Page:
In the Intellectual Property world, few things matter as much as a name. Since the advent of the business name and the trademarked word, nothing has been used to identify quality and individuality more than a unique name. A unique name, as obvious as it sounds, is how people know to buy your product instead of something else. This was common sense back when there were only billboards, magazines, radio and television. It was also manageable.
Whether you use Facebook, Twitter or FourSquare (or none of the above), you need to protect your name on all social media websites. Our America Online screen names were all that we cared about ten years ago. Five years ago, all we cared about was our Myspace profile name. Then Facebook. Then Twitter. Now FourSquare. Which will be the next big site tomorrow? Today there are thousands of startups vying to be the next big social website. Currently there are hundreds of sites gaining traction. Will one of these be the next big thing? Of course. And there is no way to tell right now which one it will be.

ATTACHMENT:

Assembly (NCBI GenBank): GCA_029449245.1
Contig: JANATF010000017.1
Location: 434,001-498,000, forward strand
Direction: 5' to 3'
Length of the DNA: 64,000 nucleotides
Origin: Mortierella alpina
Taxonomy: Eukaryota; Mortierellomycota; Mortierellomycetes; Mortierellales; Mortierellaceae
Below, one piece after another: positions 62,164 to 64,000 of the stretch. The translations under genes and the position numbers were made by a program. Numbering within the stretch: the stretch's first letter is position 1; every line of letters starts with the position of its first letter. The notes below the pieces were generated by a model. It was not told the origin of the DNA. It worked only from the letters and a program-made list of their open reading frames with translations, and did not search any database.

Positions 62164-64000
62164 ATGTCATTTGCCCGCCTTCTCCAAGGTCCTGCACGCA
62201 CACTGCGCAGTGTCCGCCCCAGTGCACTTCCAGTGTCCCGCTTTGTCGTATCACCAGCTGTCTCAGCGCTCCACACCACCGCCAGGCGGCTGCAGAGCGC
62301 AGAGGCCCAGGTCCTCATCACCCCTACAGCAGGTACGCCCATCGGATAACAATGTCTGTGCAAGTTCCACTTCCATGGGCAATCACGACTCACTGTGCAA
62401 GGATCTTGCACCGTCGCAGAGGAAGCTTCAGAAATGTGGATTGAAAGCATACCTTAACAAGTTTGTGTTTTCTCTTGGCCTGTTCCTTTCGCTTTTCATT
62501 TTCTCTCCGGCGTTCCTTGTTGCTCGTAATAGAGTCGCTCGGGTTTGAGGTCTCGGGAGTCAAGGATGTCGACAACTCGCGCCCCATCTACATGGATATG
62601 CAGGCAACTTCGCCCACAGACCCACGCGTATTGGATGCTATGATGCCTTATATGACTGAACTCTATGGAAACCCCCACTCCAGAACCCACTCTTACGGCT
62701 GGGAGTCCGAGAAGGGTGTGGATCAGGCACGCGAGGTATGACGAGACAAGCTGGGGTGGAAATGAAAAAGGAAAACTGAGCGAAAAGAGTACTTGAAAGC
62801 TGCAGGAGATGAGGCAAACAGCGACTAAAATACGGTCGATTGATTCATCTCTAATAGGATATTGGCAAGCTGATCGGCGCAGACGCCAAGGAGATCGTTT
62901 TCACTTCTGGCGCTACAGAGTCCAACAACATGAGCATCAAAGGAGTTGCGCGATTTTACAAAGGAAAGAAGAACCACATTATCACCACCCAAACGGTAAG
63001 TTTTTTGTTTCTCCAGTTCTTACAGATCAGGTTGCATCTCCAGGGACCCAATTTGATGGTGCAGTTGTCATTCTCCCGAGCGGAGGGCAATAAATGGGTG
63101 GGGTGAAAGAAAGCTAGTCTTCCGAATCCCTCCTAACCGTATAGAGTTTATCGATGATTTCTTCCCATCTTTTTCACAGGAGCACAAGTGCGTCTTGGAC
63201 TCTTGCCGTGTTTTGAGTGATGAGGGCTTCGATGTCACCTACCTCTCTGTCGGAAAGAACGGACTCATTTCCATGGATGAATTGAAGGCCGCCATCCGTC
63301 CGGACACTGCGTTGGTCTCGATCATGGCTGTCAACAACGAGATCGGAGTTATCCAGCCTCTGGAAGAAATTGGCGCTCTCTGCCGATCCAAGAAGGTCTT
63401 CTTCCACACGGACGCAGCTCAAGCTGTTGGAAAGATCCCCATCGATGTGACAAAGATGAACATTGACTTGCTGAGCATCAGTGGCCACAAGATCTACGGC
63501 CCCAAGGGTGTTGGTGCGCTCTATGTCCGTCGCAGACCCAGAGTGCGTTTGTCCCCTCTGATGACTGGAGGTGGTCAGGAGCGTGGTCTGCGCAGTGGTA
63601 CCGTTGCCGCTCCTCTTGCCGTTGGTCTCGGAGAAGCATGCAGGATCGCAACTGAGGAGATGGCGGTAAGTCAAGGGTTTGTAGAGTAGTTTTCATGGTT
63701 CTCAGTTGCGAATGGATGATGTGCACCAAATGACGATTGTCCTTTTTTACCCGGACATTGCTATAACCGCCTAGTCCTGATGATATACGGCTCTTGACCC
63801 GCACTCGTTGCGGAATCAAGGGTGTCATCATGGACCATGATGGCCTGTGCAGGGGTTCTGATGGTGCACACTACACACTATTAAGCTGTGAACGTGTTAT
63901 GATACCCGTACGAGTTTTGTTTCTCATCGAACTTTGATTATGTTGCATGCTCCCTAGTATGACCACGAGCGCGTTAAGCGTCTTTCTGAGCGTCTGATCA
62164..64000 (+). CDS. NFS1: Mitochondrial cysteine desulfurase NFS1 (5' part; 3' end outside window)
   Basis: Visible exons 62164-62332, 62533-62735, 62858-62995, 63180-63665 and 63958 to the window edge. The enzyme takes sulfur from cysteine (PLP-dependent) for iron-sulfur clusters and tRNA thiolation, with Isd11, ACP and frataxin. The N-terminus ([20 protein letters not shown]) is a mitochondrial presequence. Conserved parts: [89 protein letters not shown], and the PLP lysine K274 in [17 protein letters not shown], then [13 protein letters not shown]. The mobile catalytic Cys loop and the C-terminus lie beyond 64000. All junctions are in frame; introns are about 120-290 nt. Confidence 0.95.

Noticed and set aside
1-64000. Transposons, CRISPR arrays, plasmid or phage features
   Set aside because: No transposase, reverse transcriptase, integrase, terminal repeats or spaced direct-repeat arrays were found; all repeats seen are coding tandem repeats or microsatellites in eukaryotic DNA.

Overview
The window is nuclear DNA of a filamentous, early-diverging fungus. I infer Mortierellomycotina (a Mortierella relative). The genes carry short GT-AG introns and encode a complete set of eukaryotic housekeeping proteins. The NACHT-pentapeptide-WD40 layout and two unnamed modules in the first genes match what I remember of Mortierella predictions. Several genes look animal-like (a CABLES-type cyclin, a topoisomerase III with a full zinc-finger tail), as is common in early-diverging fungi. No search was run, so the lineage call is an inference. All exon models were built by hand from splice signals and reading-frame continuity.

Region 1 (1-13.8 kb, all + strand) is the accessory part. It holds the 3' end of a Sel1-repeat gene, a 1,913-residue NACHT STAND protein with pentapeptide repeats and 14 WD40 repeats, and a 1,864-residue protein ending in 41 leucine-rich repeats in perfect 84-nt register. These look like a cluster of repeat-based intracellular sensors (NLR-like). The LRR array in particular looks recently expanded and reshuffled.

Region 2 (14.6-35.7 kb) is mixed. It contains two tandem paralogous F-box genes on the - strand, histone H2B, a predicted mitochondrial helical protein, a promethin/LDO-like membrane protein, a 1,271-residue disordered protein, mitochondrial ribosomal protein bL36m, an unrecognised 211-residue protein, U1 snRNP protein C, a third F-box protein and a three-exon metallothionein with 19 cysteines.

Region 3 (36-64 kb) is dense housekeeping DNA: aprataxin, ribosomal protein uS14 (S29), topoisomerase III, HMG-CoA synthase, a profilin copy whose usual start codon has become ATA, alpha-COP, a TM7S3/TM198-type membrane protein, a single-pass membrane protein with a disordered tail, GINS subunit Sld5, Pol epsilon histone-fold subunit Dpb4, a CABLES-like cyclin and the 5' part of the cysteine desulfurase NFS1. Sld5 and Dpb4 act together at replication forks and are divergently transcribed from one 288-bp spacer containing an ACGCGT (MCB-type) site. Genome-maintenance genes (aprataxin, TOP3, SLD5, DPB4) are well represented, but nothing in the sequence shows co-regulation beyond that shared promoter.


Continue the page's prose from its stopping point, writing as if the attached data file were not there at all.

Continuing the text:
I advise IP attorneys for a living and stress more than anything else that securing your client’s name on every possible site is the best thing you can do for them. Some make money pursuing cybersquatters and negotiating purchases of user names. But seriously, what could take a few minutes now can leave you to much more important tasks. And who doesn’t want to be the hero?
Rob Holmes is the CEO of IPCybercrime.com LLC, a full service trademark investigative agency.